At bedtime, Laura lures Jonathan to where his cot is by switching off all lights in places she doesn't want him to be, leaving on only the light in his room. Sometimes she crawls through the house with him, squeaking a noisy toy to grab his attention and make him follow.

The self-declared "crawling mummy" is in no doubt who is faster on four limbs and has the bruises to prove it. She is confident Jonathan's not upset that he's not carried because she makes it fun getting from place to place.

Laura can pick her child up and hold him while sitting down.

When outside, she obviously wouldn't want her son to crawl behind her in the street. So when getting ready, she coaxes him over with her voice and, when he's close to her powerchair, she can reach him and put him on her lap; he then sits nicely protected in a baby carrier strapped to Laura's middle while they're away from home.

"Children do tune in to what you're doing," she says. "He'll run to his dad to get him to lift him up ... but he won't do it with me."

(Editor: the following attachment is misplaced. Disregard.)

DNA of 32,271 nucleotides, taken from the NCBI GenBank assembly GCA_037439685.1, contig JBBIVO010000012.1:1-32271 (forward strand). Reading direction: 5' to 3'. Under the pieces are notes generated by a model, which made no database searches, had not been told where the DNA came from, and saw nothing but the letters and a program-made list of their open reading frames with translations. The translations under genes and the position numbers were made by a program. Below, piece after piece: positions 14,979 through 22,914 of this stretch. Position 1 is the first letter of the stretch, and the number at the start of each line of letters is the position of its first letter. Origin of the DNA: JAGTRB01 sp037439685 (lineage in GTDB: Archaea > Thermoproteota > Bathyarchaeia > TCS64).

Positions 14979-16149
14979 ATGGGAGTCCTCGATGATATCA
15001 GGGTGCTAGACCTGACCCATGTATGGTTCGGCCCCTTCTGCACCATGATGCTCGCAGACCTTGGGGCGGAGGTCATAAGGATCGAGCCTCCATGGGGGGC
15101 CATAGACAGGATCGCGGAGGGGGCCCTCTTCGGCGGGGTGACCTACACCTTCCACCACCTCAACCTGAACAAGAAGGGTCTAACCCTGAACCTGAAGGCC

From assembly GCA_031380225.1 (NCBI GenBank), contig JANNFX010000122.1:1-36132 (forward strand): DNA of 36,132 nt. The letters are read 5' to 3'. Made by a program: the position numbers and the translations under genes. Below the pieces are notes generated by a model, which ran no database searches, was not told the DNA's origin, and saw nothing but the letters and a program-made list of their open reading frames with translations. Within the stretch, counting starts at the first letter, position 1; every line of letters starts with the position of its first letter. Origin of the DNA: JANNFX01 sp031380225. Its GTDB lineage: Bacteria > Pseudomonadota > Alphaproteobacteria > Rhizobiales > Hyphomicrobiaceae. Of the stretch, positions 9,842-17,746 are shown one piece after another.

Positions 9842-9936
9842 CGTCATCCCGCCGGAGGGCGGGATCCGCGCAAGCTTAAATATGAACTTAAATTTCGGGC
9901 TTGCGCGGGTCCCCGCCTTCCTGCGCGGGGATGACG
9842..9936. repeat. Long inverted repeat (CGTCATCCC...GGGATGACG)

Laura makes sure she is "super ready" for every possible situation and believes she has become an amazing problem-solver. "That is the unique property of a disabled parent," she says. "We have to do it at a higher level and that's why we need encouragement from other parents because, obviously, that can get exhausting. You need people to keep cheering you on and feeding you ideas."

In Laura's case, the support came from the Disabled Parents Network, for mums and dads with a disability or health condition. She credits DPN with teaching her the strategies she uses, and other examples of what she calls "alternative parenting".

The Glasgow mum is now a volunteer for the organisation, helping other disabled parents herself. She says: "I think it's really important to let parents know that they're not on their own."

• Laura Miller was speaking with Liz Carr and Rob Crossan on the latest disability talk show from Ouch!

Listen to the interview in full on the latest show which you can download to your MP3 player or hear online.

You can follow Ouch! on Twitter and on Facebook.


Publ.Date : Fri, 08 Mar 2013 11:30:44 +0000